Fire, hope and recovery

by Jill Goodman, Uarbry
As featured in the 2018 Country Web Annual.

We have lived on our farm near the village of Uarbry for nearly 44 years. My husband Graham grew up here and has worked on the family farm since leaving high school.

Before the Sir Ivan Fire of February 2017, life was somewhat orderly—the farm was going well and we had begun to make plans to take things a little easier, however the fire would forever change that.

As Captain of Uarbry Rural Fire Brigade, Graham received a call about 12 noon on that particular Saturday for the Uarbry Brigade to attend a fire that had started some 30 km west of us. I am not in the brigade but refer to myself as the ‘volunteer’s volunteer’ and so I noted the time the brigade truck left for future reporting.

Early Sunday morning Graham returned home to organise a fresh crew to go on the truck. He told of the seriousness of what was happening and we made plans for me to evacuate to Muswellbrook (where our daughter and family live) if the smoke came our way. He impressed on me the importance of watching and checking the smoke regularly.

About 11:40 am I received a call with a recorded message telling me to evacuate. My next call was from the RFS seeking information about the residents of Uarbry and whether a bus would be needed to evacuate them. Before the call ended I was told there were plans to bring the crew back to defend Uarbry, but that they were in an inaccessible spot and it was not going to work. After that call I turned around and saw a wall of black smoke moving along the highway towards our home. There was no time to pack anything and I left with my handbag and Graham’s wallet. I drove away from home, not thinking that it would not be there for us to return to.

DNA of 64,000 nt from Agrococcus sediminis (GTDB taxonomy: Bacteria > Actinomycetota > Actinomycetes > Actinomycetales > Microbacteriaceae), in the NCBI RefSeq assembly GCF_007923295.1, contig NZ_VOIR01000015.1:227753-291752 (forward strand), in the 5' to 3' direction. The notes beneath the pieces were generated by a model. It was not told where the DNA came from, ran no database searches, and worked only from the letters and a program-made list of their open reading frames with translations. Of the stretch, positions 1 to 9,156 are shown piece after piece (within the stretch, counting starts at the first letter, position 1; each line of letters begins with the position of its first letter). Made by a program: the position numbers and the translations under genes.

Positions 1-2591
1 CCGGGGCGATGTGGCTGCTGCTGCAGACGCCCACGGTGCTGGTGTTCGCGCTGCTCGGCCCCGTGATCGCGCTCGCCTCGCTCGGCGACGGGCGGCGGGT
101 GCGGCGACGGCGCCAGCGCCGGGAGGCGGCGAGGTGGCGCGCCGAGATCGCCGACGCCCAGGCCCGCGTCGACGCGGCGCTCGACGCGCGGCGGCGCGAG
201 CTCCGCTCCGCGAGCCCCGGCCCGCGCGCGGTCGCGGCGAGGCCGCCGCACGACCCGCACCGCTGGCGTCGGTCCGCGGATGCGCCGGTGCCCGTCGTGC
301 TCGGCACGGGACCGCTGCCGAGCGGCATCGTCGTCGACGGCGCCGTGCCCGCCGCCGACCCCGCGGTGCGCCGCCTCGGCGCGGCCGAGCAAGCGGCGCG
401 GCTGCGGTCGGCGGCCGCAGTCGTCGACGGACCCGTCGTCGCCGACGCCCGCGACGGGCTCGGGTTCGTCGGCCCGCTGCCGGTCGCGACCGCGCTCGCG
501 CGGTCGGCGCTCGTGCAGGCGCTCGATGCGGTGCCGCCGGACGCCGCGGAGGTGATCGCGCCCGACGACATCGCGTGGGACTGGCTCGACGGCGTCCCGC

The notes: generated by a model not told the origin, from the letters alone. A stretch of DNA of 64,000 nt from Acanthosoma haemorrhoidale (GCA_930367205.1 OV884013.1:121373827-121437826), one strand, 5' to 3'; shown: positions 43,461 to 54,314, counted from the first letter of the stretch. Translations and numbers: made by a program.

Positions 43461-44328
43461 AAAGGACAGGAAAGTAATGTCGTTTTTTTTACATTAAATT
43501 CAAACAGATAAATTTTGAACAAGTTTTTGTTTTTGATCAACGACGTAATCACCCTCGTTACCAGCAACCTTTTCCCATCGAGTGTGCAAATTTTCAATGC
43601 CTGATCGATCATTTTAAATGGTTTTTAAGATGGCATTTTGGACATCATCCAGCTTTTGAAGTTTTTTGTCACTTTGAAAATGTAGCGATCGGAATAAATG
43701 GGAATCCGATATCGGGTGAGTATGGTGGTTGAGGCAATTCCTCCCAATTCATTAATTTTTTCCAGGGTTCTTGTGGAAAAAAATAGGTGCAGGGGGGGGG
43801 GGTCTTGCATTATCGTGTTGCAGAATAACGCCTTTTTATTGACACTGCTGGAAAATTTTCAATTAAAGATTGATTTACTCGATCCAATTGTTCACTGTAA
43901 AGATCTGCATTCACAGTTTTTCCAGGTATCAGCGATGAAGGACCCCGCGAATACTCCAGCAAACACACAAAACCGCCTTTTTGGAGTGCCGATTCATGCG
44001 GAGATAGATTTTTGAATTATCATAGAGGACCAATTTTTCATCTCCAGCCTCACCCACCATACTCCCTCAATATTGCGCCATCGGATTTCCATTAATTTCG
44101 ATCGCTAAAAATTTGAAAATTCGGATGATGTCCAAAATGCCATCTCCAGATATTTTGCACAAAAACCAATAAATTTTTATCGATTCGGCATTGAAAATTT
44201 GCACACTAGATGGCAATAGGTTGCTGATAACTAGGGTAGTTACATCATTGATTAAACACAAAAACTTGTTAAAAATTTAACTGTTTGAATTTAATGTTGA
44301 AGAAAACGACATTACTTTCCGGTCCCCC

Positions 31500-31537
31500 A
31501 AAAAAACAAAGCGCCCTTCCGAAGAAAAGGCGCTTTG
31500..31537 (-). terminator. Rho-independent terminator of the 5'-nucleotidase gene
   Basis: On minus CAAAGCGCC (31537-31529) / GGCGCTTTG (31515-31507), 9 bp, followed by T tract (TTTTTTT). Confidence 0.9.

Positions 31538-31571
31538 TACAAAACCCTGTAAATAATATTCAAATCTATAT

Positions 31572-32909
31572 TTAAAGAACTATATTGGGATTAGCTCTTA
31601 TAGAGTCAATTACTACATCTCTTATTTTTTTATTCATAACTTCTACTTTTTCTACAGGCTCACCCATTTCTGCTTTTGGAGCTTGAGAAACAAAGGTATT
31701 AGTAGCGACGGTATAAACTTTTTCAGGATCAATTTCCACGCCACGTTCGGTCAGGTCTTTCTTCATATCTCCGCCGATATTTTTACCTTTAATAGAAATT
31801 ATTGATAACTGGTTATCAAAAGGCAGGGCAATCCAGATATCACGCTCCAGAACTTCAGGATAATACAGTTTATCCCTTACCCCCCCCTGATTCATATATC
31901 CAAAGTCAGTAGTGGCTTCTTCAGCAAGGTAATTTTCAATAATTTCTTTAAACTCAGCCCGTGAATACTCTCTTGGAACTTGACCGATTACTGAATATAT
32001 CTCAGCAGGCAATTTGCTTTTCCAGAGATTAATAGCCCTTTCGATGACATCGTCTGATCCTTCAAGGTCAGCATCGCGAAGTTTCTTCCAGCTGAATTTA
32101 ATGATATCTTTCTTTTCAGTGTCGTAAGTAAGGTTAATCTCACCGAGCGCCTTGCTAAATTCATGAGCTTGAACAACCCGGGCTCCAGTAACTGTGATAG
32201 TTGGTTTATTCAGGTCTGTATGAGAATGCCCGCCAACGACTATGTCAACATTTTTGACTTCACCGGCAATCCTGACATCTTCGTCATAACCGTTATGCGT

Further east along the highway, from a higher elevation, I saw the flames roll into Uarbry. Our place is west of the village, so the fire had to go through our place before the village. I had sent Graham a text message to let him know I was heading to Muswellbrook and was safe. He rang when he got the message and told me to drive fast. At about midnight he sent a text message to let us know he was safe and staying with friends for the night.

A call from Graham the following morning confirmed that our home was gone. We had been heavily impacted by the fire losing two houses, the woolshed and the sheep and cattle yards, sheds and some machinery, some cattle and 900 lambs, and all the fences. The whole farm had been covered by the fire and we were completely burnt out. All that was familiar was gone including the village church we attended, the community hall, the house that Graham’s mother grew up in, and the school.


Help and recovery started straight away and the morning after the fire, people arrived at our farm to help deal with dead and injured stock and any that had survived. It was completely overwhelming and we were in shock. Our life had been turned upside down and we were in a whirlpool of organising so many things. Life’s road took a sweeping curve and we were faced with many challenges.

We were able to move back to our property two weeks after the fire when I was able to source an 11 metre van for us to live in. It was our shelter for the next 13 months while we organised everything and waited for our house to be built. Notebooks became an essential item— to write messages in and make lists of things we needed to do.

The help and support from family and friends, and the response from the local and wider community, was wonderful. Lots of invisible hands supported us in so many ways as we started to rebuild. People’s thoughtfulness, kindness and giving made us humble. The effect of the fire went out like a ripple when you throw a stone into water. People everywhere were hurting and everyone was keen for us to recover from this awful disaster.